President Kim Il Sung achieved the historic cause of Korea’s liberation (August 1945) by leading the anti-Japanese armed struggle to victory.
The national liberation brought about a dramatic change in the destiny of the Korean people who were forced to be under the colonial slavery for 40 years under the military occupation of the Japanese imperialists.
The Korean people, who were deprived of even their elementary right to survive, to say nothing of national sovereignty, by the outside forces and regarded it as their inevitable fate to suffer every kind of maltreatment and contempt, could exercise the true rights of human beings as the masters of the country.
All fetters in the way of independent development were liquidated and the bright future of building a prosperous country was opened, with the result that they turned out as one in the nation-building drive.
The workers of the then Kangson Steelworks, who were fully aware of their mission to restore to the original state the steelworks destroyed by the Japanese imperialists, made vigorous efforts to rehabilitate the electric furnace and turned out the first molten iron in two months.
While the workers of factories were rehabilitating the destroyed machines and workshops, the peasants in the countryside launched a vigorous campaign for increased grain production.
The peasants became the owners of land thanks to the promulgation of the Law on Agrarian Reform on March 5, 1946. True to the slogan “Greet the first spring in liberated Korea with increased production, don’t let even an inch of land lie idle!” presented by Kim Il Sung, they increased crop yields by improving the fertility of soil, giving helping hands to those in need of manpower, seeds, draught oxen and farming tools.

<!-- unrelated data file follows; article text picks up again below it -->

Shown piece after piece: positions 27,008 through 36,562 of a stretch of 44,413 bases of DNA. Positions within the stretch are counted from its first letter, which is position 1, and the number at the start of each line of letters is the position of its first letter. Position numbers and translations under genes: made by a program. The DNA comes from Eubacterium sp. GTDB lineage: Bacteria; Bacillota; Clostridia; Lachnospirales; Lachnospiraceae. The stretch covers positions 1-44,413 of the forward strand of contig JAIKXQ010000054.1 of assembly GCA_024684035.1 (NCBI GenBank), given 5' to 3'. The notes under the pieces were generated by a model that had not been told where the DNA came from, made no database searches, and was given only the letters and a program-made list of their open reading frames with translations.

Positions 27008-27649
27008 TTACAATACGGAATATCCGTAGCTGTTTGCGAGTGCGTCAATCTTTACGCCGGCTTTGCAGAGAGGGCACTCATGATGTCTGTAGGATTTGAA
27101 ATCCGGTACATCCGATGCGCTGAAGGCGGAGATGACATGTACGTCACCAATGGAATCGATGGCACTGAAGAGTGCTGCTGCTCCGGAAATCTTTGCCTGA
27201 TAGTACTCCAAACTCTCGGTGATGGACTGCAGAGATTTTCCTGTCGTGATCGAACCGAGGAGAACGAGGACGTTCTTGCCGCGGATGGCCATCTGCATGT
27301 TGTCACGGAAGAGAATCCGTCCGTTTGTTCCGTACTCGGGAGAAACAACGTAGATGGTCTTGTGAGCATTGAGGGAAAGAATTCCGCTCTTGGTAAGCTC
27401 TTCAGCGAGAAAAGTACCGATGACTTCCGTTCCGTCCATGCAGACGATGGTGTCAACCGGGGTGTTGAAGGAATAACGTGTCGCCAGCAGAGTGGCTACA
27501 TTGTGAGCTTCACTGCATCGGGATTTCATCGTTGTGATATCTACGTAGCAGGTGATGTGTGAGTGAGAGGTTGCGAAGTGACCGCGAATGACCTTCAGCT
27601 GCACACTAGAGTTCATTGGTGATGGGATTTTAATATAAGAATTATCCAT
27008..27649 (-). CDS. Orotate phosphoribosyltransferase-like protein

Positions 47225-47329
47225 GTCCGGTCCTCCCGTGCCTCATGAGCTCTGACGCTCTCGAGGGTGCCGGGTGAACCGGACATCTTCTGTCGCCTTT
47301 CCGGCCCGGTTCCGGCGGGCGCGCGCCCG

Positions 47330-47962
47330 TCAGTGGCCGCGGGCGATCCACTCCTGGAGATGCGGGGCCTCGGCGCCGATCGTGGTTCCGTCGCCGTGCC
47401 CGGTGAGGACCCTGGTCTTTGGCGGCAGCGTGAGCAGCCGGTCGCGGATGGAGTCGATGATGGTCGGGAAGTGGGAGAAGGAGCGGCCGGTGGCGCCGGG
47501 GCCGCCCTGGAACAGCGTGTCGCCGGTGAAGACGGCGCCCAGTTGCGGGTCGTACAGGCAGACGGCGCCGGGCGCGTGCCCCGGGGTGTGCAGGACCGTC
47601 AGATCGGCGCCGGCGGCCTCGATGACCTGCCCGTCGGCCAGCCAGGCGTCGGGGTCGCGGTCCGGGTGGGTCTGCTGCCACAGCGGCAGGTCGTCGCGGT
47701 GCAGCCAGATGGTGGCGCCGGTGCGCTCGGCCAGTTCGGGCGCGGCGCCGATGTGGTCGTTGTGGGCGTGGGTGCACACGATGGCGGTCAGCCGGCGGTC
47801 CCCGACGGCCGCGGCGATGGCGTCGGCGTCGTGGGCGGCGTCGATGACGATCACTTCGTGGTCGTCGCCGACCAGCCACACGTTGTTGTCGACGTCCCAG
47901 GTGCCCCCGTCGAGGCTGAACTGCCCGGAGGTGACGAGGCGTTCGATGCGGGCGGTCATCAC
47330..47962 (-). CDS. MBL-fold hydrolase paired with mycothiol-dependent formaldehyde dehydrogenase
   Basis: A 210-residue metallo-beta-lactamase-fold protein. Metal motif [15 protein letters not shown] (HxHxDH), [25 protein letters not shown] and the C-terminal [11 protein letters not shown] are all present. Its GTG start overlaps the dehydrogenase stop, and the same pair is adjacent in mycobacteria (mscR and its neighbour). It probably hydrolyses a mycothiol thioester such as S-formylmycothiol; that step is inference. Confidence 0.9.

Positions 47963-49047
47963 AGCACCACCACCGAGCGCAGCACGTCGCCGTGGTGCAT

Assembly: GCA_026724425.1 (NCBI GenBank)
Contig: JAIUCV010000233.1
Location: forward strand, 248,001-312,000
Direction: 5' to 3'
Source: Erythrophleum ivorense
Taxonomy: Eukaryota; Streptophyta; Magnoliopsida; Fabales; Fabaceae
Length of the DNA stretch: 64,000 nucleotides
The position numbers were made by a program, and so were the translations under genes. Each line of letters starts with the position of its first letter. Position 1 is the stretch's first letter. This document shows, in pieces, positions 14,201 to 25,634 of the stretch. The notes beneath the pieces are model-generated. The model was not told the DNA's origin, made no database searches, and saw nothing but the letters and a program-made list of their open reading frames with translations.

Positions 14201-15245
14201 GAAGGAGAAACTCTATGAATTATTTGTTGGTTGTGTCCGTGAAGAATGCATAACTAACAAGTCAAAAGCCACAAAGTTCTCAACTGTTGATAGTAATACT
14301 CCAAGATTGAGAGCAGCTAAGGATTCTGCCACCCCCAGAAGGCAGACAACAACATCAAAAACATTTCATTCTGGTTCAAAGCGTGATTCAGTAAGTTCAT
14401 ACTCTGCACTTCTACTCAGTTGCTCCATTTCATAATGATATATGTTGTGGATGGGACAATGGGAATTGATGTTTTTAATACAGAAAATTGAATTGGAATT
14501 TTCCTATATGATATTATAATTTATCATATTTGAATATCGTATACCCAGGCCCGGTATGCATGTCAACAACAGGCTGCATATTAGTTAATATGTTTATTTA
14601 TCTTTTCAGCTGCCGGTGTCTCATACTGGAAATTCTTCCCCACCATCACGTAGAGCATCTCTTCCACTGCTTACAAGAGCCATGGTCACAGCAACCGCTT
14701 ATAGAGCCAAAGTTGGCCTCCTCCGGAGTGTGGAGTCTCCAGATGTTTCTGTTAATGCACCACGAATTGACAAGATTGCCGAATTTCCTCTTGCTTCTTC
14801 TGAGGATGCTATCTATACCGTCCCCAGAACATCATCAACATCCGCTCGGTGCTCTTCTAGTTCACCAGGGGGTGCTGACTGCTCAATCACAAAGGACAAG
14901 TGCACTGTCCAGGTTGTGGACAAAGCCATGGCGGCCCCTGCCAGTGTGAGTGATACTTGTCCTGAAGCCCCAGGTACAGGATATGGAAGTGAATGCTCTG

In those days, a large number of shock brigades for increasing agricultural production were organized throughout the country.
As a result, the crop yields in the next autumn after national liberation reached over 14,500,000 sok (1 sok = 5 U.S. bushels) of grains, an increase of over 3,400,000 sok against in 1945.
Kim Je Won, a peasant in Jaeryong County of the then Hwanghae Province, who had worked as a servant of a landlord before Korea’s liberation, donated 30 straw-sacks of polished rice he had harvested on his land distributed by the country in order to live up to its benefits.
This initiated the patriotic movement to donate rice among peasants. Thanks to their sincerity, the first university of the country and Mangyongdae Revolutionary School were built.
Various mass movements were conducted vigorously in different parts of the country, including the anti-illiteracy campaign initiated by Ri Kye San, a woman in Phyonggang County, Kangwon Province, and the campaign for increased production proposed by railway workers in Jongju.
The Pothong River improvement project started on May 21, Juche 35 (1946) as the first grand nature-remaking project of the Korean people after national liberation.
It was a huge project to build a 5-km-long embankment and remove over 420,000 cubic metres of earth. But the Pyongyang citizens completed it successfully by pooling their efforts and performing shining labour feats.
The Korean people, who became the masters of the factory, the land, and the country, turned out in the building of a new country with much more enthusiasm with each passing day.